Sunday, January 17, 2010

Canine Cataracts? Or is it the More Common, Nuclear Sclerosis?

Do you know the difference between canine cataracts and nuclear sclerosis? I didn't either until I read about it on the Foster & Smith website.

  • Canine cataract is the breakdown or disruption of the normal arrangement of the lens fibers or it's capsule. The disruption results in the loss of transparency which causes a reduction in vision and even blindness. The only real and proven treatment, is surgery. Cataracts in the lens of the eye look white, cloudy, or have a "crushed ice" appearance.

  • Nuclear sclerosis is a more common condition which is a normal change that occurs in aging dogs. Nuclear sclerosis appears as a slight graying of the lens. It usually happens in both eyes at the same time and occurs in most dogs after the age of 6 years. The loss of transparency occurs because of the compression of the linear fibers in the lens. Unlike cataracts, Nuclear sclerosis doesn't really interfere with your dogs vision. They usually don't recommend treatment.

If your dog has either, talk to your vet about which one it is likely to be before you use any over the counter treatment. You could do more damage than good. Always, always, consult your Vet.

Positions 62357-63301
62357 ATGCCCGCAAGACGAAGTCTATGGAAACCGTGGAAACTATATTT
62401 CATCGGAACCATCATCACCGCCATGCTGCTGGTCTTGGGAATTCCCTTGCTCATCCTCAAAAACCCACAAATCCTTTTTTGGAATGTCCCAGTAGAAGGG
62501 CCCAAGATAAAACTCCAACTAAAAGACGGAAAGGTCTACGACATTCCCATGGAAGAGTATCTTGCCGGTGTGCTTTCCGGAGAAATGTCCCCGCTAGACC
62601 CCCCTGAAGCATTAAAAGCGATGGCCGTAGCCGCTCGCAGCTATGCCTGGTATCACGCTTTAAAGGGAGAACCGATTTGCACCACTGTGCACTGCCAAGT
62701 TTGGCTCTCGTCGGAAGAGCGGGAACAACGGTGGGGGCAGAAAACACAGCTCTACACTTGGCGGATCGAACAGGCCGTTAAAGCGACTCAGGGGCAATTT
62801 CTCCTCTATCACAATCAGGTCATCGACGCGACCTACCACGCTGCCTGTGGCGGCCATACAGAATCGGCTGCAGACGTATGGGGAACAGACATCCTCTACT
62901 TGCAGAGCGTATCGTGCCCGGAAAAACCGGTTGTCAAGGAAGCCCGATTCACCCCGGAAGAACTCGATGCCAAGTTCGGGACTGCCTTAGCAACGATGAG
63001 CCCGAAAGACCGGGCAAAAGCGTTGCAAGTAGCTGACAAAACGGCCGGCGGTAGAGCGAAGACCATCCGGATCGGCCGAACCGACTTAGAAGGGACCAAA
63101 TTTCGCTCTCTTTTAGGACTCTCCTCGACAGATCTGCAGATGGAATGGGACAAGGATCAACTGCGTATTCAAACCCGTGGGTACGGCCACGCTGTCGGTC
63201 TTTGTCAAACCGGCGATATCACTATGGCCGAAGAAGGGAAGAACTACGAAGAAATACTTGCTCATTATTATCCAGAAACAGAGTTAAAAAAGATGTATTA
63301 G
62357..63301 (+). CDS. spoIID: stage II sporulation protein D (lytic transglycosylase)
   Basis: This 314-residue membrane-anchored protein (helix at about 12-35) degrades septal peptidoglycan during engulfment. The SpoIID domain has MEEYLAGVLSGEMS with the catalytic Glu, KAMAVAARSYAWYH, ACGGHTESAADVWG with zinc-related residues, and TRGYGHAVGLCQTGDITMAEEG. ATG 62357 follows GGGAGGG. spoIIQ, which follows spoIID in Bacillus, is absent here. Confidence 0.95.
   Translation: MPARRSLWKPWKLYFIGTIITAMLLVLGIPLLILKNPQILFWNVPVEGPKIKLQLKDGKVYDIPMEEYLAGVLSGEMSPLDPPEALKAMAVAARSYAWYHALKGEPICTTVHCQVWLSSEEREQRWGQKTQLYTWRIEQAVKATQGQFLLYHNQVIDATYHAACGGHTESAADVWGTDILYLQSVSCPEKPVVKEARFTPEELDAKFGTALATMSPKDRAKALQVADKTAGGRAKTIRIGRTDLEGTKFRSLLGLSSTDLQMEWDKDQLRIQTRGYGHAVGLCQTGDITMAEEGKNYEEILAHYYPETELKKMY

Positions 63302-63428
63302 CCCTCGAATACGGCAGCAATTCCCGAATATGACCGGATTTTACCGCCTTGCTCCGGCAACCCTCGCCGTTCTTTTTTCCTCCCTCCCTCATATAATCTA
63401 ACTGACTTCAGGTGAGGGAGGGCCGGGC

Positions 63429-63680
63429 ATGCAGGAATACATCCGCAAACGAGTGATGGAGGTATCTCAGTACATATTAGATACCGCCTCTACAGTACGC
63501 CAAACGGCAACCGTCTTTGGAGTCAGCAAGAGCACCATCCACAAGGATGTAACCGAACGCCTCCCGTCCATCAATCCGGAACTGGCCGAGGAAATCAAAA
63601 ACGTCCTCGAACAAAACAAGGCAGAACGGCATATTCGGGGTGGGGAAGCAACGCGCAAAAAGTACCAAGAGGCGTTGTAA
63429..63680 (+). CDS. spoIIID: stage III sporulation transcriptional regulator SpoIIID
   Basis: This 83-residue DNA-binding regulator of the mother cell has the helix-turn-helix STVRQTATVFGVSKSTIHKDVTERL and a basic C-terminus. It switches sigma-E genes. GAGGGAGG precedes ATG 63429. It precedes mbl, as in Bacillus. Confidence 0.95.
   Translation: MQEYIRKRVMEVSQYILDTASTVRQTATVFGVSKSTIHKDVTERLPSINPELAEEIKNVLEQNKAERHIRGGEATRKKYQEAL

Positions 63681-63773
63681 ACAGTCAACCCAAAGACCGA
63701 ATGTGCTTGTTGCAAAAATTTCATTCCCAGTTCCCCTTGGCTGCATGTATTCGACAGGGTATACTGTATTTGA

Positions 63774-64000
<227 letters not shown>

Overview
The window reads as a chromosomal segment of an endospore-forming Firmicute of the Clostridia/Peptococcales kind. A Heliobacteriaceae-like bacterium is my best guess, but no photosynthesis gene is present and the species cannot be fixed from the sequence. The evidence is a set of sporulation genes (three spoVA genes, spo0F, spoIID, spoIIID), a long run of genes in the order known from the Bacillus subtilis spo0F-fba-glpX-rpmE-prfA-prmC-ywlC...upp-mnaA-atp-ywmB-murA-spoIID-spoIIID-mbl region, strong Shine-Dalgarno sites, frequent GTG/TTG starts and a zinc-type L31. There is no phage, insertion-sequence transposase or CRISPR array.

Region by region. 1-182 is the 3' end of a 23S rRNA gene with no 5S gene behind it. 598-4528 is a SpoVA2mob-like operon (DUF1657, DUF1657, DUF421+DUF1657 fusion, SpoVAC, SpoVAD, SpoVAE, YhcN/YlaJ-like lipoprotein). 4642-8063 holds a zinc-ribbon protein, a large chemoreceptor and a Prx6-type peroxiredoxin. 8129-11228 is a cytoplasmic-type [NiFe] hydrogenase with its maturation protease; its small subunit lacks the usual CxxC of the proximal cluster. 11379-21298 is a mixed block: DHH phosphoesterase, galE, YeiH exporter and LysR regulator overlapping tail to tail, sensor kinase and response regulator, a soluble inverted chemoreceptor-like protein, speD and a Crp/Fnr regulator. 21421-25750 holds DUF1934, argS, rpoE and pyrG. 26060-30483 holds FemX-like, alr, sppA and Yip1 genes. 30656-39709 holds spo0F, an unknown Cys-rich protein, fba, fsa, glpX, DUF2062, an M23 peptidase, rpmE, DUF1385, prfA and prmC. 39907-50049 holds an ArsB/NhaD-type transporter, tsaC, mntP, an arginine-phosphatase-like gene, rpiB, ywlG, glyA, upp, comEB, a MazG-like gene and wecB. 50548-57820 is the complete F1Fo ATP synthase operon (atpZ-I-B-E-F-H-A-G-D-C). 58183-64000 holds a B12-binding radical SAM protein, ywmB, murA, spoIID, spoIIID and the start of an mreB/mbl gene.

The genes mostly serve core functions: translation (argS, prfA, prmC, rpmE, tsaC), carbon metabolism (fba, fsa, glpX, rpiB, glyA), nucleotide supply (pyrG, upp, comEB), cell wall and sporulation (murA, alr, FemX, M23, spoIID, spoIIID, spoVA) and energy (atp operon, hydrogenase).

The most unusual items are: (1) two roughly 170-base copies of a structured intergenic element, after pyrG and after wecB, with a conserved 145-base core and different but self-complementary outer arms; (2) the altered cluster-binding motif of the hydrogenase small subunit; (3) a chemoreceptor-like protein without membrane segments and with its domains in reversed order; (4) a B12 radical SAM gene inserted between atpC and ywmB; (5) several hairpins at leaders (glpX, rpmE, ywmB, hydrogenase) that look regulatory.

1. Though I get the Foster and Smith catalog, I never noticed this before. I always assumed that the cloudy eyes were cataracts. However, my pups could always see even with the cloudy eyes. 15 YO Ginder can still make out someone walking down the street even at a few hundred yards. I have to assume that it was actually the nuclear sclerosis that's causing the problem.

  2. Same with Happy. That's what got me to researching cataracts. When I found this article from Fosters & Smith, I knew that had to be the reason. He's got a slight blue glazed look to his eyeball, but seems to still be able to see very well. When it comes to this stuff, this blog has been a good learning experience for me.